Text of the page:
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The Santa Rally is a long-stand­ing stock mar­ket su­per­sti­tion that does have a fair amount of sta­tis­ti­cal back­ing, even though there’s lit­tle ra­tio­nal ex­pla­na­tion for its oc­cur­rence.

The Santa Rally sees mar­kets rise in the run up to Christ­mas. The UK stock mar­ket has been pos­i­tive for in­vestors in 84 per cent of De­cem­bers since

1986, ac­cord­ing to Har­g­reaves Lans­down.

This year has seen a re­turn to more tur­bu­lent mar­kets, although this is more nor­mal be­hav­iour than the eerie calm of 2017.

The un­fold­ing Brexit drama will un­doubt­edly play a part in how the stock mar­ket per­forms this Christ­mas, and this could push stock prices in ei­ther di­rec­tion.

Laith Kha­laf, se­nior an­a­lyst at Har­g­reaves Lans­down, said that while De­cem­ber is typ­i­cally a good month to be in the stock mar­ket, it’s still bet­ter to be in­vested for the long term rather than do­ing “a fes­tive hokey-cokey with your money”.

He added: “In­vestors who wish to hedge their bets can sim­ply drip feed their money into the mar­ket over a num­ber of months, so they aren’t too re­liant on Santa de­liv­er­ing the goods over the Christ­mas pe­riod.”

Since the FTSE All Share to­tal re­turn in­dex was launched in 1986, 27 out of 32 De­cem­bers (84 per cent) have seen a pos­i­tive re­turn, the high­est of any month. Over the whole year the av­er­age is 62 per cent.

De­cem­ber also has the high­est av­er­age re­turn of 2.6 per cent, while the other months have only mus­tered 0.7 per cent.

It has also pro­vided the fewest headaches to in­vestors – it has seen the low­est max­i­mum draw­down of any month, just 5.3 per cent in 2002.

Mr Kha­laf said that if you had in­vested in the FTSE All Share in Jan­uary 1986 you would have done bet­ter in De­cem­ber than in any other month. In fact, if you had only in­vested each De­cem­ber and sat the rest of the year out you would have turned £10,000 into £22,762.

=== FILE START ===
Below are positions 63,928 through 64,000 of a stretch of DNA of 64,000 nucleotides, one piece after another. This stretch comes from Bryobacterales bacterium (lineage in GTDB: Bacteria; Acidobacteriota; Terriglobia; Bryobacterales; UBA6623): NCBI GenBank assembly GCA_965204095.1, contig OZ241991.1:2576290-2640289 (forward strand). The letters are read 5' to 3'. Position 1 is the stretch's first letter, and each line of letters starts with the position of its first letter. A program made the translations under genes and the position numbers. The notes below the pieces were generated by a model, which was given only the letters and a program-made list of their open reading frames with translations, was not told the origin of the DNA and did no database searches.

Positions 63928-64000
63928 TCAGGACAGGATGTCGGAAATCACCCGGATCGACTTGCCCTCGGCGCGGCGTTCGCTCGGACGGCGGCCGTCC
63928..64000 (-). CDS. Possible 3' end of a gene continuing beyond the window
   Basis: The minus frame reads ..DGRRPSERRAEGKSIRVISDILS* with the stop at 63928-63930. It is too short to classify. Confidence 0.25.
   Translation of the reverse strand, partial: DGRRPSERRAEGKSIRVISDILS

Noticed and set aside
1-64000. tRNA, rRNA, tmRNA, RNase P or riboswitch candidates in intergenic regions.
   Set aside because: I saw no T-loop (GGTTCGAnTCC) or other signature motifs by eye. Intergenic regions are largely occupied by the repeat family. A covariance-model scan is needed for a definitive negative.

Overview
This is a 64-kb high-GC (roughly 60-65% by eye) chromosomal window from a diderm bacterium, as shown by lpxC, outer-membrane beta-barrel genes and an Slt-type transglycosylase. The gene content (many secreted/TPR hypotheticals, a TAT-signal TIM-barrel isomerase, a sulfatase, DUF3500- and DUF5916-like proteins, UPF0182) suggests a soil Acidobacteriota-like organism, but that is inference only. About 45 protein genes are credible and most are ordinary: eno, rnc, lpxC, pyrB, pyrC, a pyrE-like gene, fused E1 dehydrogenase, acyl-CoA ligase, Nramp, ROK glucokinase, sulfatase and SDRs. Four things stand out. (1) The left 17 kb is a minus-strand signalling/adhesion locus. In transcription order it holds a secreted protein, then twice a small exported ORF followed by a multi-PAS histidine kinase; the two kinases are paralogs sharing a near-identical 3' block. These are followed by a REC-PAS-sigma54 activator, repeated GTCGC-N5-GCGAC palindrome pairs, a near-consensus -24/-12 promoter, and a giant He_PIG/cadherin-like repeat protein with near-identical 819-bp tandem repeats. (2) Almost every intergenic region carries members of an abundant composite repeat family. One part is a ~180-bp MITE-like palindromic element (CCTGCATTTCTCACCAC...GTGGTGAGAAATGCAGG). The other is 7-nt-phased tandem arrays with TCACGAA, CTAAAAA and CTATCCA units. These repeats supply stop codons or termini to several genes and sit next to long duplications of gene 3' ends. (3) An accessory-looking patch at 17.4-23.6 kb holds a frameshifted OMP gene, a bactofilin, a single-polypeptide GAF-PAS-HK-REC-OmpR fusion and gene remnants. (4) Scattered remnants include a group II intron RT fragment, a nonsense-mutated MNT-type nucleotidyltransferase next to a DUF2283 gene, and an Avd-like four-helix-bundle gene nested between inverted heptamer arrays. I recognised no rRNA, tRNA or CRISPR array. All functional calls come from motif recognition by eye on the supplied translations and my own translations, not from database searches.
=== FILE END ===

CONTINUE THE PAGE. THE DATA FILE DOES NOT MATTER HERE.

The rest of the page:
How­ever, you would be £168,433 poorer than if you had stayed in the mar­ket the whole year round, in which case you would now be sit­ting on £191,195.

An in­vestor who spent De­cem­ber out of the mar­ket each year would have amassed just £83,998, mean­ing they lost out on £107,197 just from miss­ing the last month of each year.

Af­ter De­cem­ber, April is the next best month for the UK stock mar­ket, ris­ing 76 per cent of the time and record­ing an av­er­age re­turn of 2.3 per cent.

Anal­y­sis from Fidelity In­ter­na­tional shows that the in­vestors have good rea­son to be­lieve in the Santa Rally.

Ed Monk, as­so­ciate direc­tor for Per­sonal In­vest­ing at Fidelity In­ter­na­tional, said: “While many stock mar­ket su­per­sti­tions should be taken with a pinch of salt, our anal­y­sis shows that the ‘Santa Rally’ may be more real than Santa Claus him­self, with De­cem­ber

De­cem­ber also has the high­est av­er­age re­turn of 2.6 per cent.

pro­duc­ing a pos­i­tive re­turn nearly nine out of ten times in the past three decades.”

He agree with Mr Kha­laf that while there is plenty of ev­i­dence to sug­gest the Santa Rally may ex­ist, it would be un­wise to base your in­vest­ment strat­egy on such a triv­ial stock mar­ket adage, or any of the other stock mar­ket su­per­sti­tions for that mat­ter.

He said that when it comes to in­vest­ments, try­ing to time the mar­ket to take ad­van­tage of these short-term trends can have very costly con­se­quences if you get it wrong.

It ap­pears that it’s far bet­ter to stick to tried and tested in­vest­ment prin­ci­ples such as in­vest­ing for the long term, stay­ing in­vested through the cy­cle, sav­ing reg­u­larly and be­ing well di­ver­si­fied across as­set classes and ge­ogra­phies.

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